Suppose I only have the minimum coverage of $50,000 in bodily injury per accident and $25,000 in property damage, and I injure someone in an accident. If the property damages only cost $5,000, I’m fine. If it’s more serious — say $50,000 — I’m in trouble. Insurance will only pay half of it and I’m likely to find myself in court being sued for the rest. And remember: $50,000 is super optimistic compared to the near-$80,000 average.

Now consider the same accident if I had higher coverage limits. The minimum liability coverage (that same $25,000/$50,000/$25,000 policy) costs me $830 a year from Erie Insurance. Doubling that coverage costs $863, which is only a $33 difference. And over 18 years, the time span when I’m statistically likely to have an accident within, that $35 will only be another $594 extra. Worth it to me? Absolutely. Because now I have enough coverage to pay for all the damages and keep myself out of the courtroom.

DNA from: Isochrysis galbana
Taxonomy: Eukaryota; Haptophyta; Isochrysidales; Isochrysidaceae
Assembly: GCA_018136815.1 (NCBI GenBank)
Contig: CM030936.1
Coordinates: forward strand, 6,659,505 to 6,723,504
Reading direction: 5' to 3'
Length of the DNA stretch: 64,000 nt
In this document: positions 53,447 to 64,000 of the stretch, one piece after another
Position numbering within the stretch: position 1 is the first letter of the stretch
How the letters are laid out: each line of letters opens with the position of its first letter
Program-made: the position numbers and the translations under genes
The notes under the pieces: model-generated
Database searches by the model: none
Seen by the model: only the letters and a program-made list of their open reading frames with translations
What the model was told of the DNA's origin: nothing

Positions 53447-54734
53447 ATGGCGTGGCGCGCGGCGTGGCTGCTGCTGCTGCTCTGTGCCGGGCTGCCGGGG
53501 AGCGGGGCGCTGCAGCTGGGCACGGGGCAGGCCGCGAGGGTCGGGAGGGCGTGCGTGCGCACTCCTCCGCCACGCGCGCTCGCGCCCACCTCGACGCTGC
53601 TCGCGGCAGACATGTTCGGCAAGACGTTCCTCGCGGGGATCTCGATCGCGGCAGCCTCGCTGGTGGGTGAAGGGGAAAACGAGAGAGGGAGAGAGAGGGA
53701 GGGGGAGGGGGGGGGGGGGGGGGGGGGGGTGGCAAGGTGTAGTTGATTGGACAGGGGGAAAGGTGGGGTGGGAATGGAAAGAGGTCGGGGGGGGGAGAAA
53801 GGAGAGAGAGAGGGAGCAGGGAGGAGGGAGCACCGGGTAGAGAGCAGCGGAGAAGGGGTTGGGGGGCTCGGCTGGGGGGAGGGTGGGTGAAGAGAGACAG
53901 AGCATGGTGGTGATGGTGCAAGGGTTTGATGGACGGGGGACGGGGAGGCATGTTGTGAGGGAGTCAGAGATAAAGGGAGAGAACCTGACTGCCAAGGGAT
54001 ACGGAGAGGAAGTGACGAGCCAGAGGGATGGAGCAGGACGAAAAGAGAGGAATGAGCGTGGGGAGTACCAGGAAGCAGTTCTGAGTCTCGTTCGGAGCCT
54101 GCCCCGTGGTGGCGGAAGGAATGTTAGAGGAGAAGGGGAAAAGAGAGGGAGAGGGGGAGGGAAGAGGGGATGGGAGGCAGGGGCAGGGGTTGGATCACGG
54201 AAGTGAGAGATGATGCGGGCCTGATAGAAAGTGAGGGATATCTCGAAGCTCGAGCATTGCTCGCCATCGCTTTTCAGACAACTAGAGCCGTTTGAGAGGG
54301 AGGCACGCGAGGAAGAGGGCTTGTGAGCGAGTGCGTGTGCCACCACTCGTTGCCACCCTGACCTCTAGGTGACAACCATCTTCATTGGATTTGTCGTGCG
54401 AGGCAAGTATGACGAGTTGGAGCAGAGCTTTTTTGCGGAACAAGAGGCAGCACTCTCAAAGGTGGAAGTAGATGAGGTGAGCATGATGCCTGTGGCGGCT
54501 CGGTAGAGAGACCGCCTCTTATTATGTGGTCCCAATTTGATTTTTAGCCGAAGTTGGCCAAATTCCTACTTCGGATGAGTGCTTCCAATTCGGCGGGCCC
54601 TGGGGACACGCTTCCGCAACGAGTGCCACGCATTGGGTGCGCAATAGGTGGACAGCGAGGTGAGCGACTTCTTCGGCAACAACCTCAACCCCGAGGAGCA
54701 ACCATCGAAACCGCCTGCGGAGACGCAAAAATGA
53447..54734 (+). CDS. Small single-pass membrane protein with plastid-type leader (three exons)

Also, because of our high number of deer collisions, it’s worth looking into comprehensive coverage. According to State Farm’s data, 1 in 43 drivers will hit a deer this year. That’s wild! According to the same article, deer collisions cause an average of $4,179 worth of damage to the vehicle. You may think your collision coverage protects you in these types of accidents, but unfortunately, that’s not the case. Adding both types of coverage will protect you whether a collision comes in the form of another driver or a deer crossing the road. Depending on the value of your car and the cost of coverage, even with the increased risk, you might want to skip it and rely on your emergency fund instead. To figure out if it makes sense for you, see our article, “Car Insurance Facts: When Collision Coverage Is Worth It.”

If You Skip Coverage, It’ll Cost You